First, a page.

Los Angeles

Jack Bush

Nicholas Wilder Gallery

I’ve gotten more interested in the Canadian color painter Jack Bush since I found out he’s a middle-aged guy, no wan “lyrical abstractionist” emitting oh-goodies at every gift of acrylic paint, and this may be clouding (or overlighting) my judgment. In this pick-up show at Nick Wilder’s, including wildly different paintings, in different sizes, from different sources, there’s a transition from his earlier, luscious primary-and-candy color bars to a more capricious “shapy” (shapes surrounded by a single color) format, suggestive of both Matisse and Ray Parker; the color now “clashes” instead of making Hofmannesque “chords” and there’s a general funkiness, especially the paw-print speckling of the backgrounds in these pictures. The best things are two big horizontal paintings added to “beef up” the show and which, in fact, make it. The first is about six by ten feet, on a dabbled olive background; on the left is a weird “Bullwinkle” shape in citron and on the right a couple of diagonal bars in light blue-green and pink. The color-surface clash (are these shapes objects, and, if so, where the hell are they relative to the surface?) is intense and fascinating. The second is even more daring, a picture six feet high and twice as long on a margined backdrop of ochre “linoleum,” in which a yellow “wing” with a pink adjunct on the right effects an incredible gap with some dark blue and green bars on the left; due to the proportions of the picture and the gallery (narrow), the contrast takes place in almost peripheral vision and is a peculiar, gaily disturbing thing to see.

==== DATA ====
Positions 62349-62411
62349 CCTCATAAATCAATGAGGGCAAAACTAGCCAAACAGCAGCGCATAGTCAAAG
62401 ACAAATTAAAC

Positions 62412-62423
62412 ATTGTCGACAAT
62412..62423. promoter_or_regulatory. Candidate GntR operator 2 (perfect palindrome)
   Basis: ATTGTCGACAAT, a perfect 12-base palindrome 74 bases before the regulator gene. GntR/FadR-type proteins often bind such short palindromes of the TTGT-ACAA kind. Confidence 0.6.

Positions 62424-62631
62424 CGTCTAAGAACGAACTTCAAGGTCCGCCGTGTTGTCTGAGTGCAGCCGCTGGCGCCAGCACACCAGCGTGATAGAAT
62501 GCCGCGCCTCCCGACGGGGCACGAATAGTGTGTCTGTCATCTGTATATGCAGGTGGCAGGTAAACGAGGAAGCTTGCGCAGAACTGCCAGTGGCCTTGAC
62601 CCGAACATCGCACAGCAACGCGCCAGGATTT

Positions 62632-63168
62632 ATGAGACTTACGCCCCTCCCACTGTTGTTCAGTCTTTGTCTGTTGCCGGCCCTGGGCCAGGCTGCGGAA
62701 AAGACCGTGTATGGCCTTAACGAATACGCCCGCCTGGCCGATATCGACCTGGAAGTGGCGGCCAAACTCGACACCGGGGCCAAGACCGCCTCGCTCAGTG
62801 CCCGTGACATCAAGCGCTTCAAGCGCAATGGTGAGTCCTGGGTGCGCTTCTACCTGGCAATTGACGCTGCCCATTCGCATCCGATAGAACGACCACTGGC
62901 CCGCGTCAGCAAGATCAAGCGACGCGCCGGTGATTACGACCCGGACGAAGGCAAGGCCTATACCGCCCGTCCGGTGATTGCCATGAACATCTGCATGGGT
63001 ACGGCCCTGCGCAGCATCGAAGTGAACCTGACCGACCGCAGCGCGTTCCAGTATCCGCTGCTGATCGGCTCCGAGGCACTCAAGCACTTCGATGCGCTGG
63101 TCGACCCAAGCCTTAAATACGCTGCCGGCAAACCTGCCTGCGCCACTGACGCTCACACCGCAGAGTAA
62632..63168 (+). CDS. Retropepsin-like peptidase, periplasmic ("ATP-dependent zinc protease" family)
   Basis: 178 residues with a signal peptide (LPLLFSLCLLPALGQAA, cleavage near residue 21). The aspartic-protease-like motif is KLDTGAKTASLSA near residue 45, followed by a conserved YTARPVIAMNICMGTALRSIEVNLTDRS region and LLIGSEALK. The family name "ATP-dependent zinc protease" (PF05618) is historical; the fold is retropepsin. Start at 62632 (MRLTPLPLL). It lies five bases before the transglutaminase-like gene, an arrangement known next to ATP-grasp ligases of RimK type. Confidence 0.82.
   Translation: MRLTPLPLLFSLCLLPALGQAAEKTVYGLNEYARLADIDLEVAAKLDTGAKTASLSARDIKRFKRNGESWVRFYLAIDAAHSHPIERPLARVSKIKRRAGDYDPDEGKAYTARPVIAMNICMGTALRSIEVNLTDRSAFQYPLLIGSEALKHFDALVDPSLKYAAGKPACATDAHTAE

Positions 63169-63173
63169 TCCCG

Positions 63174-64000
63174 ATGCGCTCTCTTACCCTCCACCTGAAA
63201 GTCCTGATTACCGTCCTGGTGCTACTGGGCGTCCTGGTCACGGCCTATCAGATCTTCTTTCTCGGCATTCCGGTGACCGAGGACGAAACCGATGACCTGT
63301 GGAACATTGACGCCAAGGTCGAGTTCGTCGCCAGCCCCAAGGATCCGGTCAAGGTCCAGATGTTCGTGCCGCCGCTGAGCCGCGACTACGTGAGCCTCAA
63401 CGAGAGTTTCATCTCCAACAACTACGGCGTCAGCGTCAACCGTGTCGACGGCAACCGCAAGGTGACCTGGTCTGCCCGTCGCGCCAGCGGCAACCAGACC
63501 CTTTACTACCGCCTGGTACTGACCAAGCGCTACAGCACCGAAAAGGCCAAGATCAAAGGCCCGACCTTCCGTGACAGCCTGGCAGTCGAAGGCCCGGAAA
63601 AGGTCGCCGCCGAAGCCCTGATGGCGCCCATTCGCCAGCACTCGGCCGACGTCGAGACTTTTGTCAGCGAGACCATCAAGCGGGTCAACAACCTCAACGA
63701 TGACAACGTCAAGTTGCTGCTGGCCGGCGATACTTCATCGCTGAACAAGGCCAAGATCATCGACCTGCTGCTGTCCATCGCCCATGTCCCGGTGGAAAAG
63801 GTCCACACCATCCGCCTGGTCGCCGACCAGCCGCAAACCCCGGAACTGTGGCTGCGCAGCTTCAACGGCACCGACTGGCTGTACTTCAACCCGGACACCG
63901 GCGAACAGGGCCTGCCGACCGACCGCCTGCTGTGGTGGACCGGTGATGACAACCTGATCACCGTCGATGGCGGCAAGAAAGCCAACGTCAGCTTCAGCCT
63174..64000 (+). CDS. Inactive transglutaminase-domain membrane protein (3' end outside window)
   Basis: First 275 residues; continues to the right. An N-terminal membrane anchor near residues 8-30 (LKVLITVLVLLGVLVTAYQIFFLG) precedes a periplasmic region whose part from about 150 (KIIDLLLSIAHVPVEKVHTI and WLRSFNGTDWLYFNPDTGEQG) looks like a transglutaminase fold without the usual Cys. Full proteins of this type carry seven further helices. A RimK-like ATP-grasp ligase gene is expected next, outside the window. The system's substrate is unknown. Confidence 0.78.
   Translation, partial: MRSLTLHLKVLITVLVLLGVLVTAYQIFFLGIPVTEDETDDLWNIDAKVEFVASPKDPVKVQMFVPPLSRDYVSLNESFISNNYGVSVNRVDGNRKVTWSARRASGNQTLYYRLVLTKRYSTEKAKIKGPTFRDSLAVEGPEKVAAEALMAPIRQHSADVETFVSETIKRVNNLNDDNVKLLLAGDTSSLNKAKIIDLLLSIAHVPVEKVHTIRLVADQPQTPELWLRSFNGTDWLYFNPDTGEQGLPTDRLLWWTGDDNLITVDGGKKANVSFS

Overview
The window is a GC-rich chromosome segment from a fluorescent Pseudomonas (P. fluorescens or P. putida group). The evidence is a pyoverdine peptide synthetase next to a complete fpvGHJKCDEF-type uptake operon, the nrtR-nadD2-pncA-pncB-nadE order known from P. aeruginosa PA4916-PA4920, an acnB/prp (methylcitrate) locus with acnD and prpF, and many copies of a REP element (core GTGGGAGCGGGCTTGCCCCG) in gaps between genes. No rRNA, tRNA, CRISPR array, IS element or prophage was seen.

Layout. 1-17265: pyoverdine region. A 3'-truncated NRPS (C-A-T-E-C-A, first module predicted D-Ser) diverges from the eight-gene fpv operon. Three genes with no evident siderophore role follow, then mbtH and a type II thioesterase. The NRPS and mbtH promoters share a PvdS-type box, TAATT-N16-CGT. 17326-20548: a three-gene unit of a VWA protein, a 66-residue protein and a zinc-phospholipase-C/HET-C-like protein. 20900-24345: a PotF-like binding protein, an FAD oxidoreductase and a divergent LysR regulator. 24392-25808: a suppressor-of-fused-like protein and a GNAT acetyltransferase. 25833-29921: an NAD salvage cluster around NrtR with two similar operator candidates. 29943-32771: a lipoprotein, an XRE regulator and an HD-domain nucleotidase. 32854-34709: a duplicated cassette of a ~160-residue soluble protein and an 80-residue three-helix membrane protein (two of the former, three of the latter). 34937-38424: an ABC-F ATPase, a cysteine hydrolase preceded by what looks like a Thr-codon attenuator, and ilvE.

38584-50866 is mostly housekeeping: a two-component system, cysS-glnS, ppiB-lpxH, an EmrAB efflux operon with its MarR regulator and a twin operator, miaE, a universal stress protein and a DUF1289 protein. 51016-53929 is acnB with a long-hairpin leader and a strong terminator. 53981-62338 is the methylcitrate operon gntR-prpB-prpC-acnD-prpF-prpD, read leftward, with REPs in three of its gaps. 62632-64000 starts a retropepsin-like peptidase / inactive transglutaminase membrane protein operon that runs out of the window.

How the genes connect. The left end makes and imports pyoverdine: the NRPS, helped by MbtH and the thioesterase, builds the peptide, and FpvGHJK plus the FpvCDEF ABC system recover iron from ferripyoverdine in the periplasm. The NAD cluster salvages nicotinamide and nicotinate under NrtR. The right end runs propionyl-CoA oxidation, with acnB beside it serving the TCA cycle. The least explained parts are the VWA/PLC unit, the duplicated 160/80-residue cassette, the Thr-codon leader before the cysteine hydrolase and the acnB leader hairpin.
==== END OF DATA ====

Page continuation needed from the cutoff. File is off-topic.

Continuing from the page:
Peter Plagens